• In JB, I had 2 jobs. I was teaching in a college on a full time basis. I was also managing Mr. Hubby’s company (NGS Internet Marketing) – doing recruitment, accounting and dealing with the official matters. Haha, you’ll never believe how much I miss working! For me, it’s not just about doing my job but it’s also about developing myself professionally and socialising with others.
  • In Varna, I don’t work. I eat, sleep, clean the room (not the house), travel (sometimes) and write blog posts! I call it the “long and deserved holiday”.
  • Solution? Finding a job here is definitely a hassle because 1. I don’t speak Bulgarian, and 2. I am not staying here for long time. I’ll appoint myself as a blogger at the moment.

So, if you have been wondering what I miss the most, I hope I’ve answered your questions here. What do you think? Have you been abroad and missed doing/having something badly back home?

Sometimes it is better to say “yes” or “no” than to nod or shake your head

I must say that this is one of the weirdest things I’ve encountered in my whole life. Back in Malaysia, when someone asks me a question, I usually include some gestures in addition to my reply. I don’t know why I do that. I guess I just want to be a little more expressive in my reply.

Q: Do you want an ice-cream?
Me: Yes, please! (Nodding vigorously)

Q: Do you wanna go out after work?
Me: (Shaking head slowly). No, I feel a little tired today.

Q: Can I have this document by tomorrow?
Me: (Nod once). Of course, I’ll pass it to you tomorrow morning.

Is there anything wrong with my gestures? Absolutely no!

BUT… if you ever want to visit Bulgaria in future, I highly recommend that you strictly stick to saying just “yes” or “no” instead of nodding or shaking your head. Why is this so? It is because nodding and shaking your head mean exactly the opposite! Huh? Yes, you are right. Back in Malaysia, nodding usually means yes while shaking your head means no. However in Bulgaria, nodding means no and shaking your head means yes.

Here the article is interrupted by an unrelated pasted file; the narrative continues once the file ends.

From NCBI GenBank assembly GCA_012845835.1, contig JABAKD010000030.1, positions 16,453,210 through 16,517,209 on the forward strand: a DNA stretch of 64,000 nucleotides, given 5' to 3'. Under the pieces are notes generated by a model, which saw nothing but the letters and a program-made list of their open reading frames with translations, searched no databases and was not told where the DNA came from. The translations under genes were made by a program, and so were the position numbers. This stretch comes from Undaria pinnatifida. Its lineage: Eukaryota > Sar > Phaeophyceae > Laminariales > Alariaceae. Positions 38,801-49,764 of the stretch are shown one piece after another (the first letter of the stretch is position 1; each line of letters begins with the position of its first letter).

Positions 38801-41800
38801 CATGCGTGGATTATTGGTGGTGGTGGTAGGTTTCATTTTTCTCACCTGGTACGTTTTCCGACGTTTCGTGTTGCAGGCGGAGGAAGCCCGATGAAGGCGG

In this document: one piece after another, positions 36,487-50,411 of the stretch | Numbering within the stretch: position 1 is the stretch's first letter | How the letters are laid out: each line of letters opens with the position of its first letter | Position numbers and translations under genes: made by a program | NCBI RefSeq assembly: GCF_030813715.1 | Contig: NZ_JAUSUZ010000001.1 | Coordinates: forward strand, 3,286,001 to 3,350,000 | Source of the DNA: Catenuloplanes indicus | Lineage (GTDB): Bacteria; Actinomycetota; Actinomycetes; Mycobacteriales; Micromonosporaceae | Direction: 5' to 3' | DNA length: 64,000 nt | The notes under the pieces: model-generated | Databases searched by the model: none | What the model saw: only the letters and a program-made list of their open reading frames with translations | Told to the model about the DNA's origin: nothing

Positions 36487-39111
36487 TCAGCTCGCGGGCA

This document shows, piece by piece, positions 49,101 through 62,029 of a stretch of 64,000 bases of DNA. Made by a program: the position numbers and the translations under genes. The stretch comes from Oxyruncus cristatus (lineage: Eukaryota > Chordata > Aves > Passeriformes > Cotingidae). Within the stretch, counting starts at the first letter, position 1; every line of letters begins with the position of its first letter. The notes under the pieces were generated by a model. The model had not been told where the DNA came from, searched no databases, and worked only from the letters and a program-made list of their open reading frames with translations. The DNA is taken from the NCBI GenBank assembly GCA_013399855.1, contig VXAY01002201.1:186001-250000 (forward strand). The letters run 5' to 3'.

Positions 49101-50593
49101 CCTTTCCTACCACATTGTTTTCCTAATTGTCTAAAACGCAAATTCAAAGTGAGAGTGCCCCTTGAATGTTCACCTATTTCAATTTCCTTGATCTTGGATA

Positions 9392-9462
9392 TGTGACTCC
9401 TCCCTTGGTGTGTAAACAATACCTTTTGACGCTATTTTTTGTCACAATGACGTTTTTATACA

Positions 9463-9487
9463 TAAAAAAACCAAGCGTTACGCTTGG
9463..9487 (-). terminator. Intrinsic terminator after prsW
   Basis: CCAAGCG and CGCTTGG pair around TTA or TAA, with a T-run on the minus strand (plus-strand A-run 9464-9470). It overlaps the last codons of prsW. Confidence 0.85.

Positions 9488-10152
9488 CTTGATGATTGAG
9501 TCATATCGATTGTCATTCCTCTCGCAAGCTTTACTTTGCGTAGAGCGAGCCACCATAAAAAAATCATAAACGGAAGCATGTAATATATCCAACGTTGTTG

I am not joking!!

I remember very clearly on my first visit to Bulgaria, my mum-in-law (back then, she was “boyfriend’s mum”) prepared a feast for my arrival. I was very happy that someone whom I met for the very first time actually put in so much effort and prepared so much food to celebrate my arrival. Everyone was very nice to me eventhough I didn’t speak the same language. Mr. Hubby (then, “Mr. Boyfriend”) acted as the translator between me and his family members. The food wasn’t just delicious but they were also nicely decorated too.

Here comes the scandalous part. Everybody was happily eating and chatting. Eventhough we didn’t understand each other, we were all smiles. As we were eating, my mum-in-law popped the questions, “Is the food okay for you? Do you like it?” Mr. Hubby translated. Well, I didn’t speak Bulgarian but I was thinking that even if I reply “yes” (in English), they should be able to understand me. So, I replied like I usually do, in addition with the head gesture.

Mum-in-law: Is the food okay for you? Do you like it?
Me: (Nodding vigorously), YES! YES!

Do you get the picture of what just went wrong? Yes, I just nodded vigorously. Nodding in Bulgaria means NO. So I supposed nodding vigorously means NO NO NO NO NO NO NO NO NO!! When I was nodding, I actually didn’t look at them face to face. I was too shy, after all it was my first time meeting my boyfriend’s parents and I just wanted to be as proper as possible (ahem!). Then I realised something was wrong. How come everyone became quiet after I replied? So I looked up and I saw that everyone stared at me in shock.

Well, Mr. Hubby then explained to me that nodding means no and shaking head means yes. Seriously, at that time I just wanted to dig a hole somewhere and hide inside forever. Looks like my plan to be proper failed miserably. So, I was in shocked and I explained that what I really meant was “Yes, I love it” and NOT “No, I don’t like it”. Mr. Hubby translated. We had a good laugh. It was so nice that they were so understanding and didn’t blame me for that.

Honestly, until today I still can’t get used to the Bulgarian styles of nodding and shaking heads. I mean, for 20+ years, I’ve been nodding for agreement and shaking my head for disagreement. It’s very difficult for me to change it, no matter how I force myself to. Now, I avoid using any head gestures. I stick to just saying “Yes” or “No”.

Have you ever encountered any situation like this? Share your stories with me!